This Book is a great Christmas gift!
The male mind in relationships
The elections are over. All the acrimony and name-calling and attack ads--some projected six billion dollars worth--are silent. It's done, right? No. It will continue--apparently by those who know no other way--beginning with the December deadline for scheduled tax increases/ automatic spending cuts. I once participated that way, but there has been a shift within me, while writing So Dad, What Makes a Man.
It ended this year, with an episode of fainting in February that doctors said was not life-threatening. But they couldn't explain it. Dizzy spells visited me almost monthly for four months and showed me, explicitly, that I am not in control of my life. This fall, after six weeks traveling in places where I tried to speak French instead of English, my inner voice that speaks English and has always urged me to "be productive, get something done" unexpectedly went silent, leaving me willing to sit with nature in my back yard disregarding my to-do list. What rose instead within me were desires to become more connected with people and more outspoken.
In the early years of my developing male identity, my dominating, always-right father--who in anger physically punished me--had me believing I'd caused his anger. After leaving home, I imitated my father, using anger to get my way. I taught myself I could avoid angering other men by keeping my thoughts to myself.
But during my midlife transition after retiring from my corporate career, I discovered my anger is mine, not caused by others. When someone said or did something and I felt fear or humiliation, I had avoided my feelings by pointing my attention and anger at that person. Having now accepted my new way of looking at my anger, and enduring all the angry voices during the long election cycle just completed, I changed my view of other angry men. I no longer view my silence as an appropriate response to angry men. And I no longer consider publically angry men to be positive role models.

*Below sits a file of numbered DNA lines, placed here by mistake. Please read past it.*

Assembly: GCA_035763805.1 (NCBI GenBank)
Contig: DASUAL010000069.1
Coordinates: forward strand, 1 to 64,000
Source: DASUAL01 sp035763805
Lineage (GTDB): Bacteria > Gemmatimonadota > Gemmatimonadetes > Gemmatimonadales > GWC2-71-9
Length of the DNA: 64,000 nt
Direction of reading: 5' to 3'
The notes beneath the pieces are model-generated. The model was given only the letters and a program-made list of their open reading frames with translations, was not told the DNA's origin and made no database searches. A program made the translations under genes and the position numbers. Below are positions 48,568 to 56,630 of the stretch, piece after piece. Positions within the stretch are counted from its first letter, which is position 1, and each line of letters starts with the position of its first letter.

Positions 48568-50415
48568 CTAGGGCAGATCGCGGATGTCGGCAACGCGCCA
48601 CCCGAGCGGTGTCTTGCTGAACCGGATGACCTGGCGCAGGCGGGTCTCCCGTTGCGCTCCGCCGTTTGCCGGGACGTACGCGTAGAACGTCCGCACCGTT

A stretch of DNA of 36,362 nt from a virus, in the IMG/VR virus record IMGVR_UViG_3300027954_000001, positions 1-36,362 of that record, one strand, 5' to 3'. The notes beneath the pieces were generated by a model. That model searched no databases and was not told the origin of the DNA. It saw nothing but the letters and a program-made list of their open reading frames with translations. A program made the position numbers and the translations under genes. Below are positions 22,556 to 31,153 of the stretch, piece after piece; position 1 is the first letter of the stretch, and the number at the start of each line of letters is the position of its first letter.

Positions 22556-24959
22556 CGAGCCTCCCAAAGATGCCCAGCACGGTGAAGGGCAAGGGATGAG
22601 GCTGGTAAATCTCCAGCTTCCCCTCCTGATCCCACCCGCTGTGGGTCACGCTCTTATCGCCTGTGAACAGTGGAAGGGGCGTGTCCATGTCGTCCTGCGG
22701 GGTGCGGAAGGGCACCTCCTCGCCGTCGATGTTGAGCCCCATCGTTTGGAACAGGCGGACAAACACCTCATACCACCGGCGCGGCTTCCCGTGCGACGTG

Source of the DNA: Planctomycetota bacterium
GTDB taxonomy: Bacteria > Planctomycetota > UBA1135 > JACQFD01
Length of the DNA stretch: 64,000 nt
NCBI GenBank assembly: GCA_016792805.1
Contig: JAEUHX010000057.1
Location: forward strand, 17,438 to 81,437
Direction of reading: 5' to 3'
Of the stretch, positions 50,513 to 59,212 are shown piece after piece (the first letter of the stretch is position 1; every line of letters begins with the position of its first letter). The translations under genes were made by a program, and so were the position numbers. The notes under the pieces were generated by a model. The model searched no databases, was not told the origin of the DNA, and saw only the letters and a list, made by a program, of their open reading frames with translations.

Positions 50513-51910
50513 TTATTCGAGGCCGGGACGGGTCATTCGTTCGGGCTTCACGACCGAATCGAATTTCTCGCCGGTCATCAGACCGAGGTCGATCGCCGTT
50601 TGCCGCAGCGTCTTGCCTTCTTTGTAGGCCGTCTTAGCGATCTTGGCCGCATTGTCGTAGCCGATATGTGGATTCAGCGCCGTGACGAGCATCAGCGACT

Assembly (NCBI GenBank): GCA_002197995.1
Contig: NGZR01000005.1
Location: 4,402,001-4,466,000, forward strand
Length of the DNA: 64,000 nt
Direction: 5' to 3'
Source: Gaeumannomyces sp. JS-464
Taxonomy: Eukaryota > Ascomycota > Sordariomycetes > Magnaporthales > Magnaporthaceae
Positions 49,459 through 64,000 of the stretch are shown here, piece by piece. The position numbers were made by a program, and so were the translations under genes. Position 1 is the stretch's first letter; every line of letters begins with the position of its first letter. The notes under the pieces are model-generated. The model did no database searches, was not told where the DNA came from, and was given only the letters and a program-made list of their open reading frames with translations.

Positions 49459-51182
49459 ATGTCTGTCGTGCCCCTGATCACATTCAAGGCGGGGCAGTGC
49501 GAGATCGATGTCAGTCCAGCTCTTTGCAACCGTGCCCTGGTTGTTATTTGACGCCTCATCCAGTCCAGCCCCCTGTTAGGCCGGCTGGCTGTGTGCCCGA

The acrimony of the past two years in Congress, the refusal of men to relate to others and seek any common ground on behalf of the people who elected them, has not worked. Now what? How to break this downward spiral?
A spiritual director at the Cenacle Retreat House in Houston where I volunteer, has concluded that all mankind has breathing in common--after that, she said, "our differences are all about our individual stories."
It's the stories that are missing for me in politics. Instead of seemingly angry men attacking and pointing at "them," I want to hear their story. How did they come to believe what they say is how things should be? If I listen to another man tell his experience that led to his opinion, I don't have to guess whether his opinion is his or that of his party or someone who is paying him. Neither do I feel attacked, but instead invited to tell my story. We have all learned some truth from life, in some context, that can be understood when we exchange stories. Listening to another's story may alter my view, or not. Either way, respectful discussions of situations can get to the heart of what's best from both political sides, and produce good role models for others.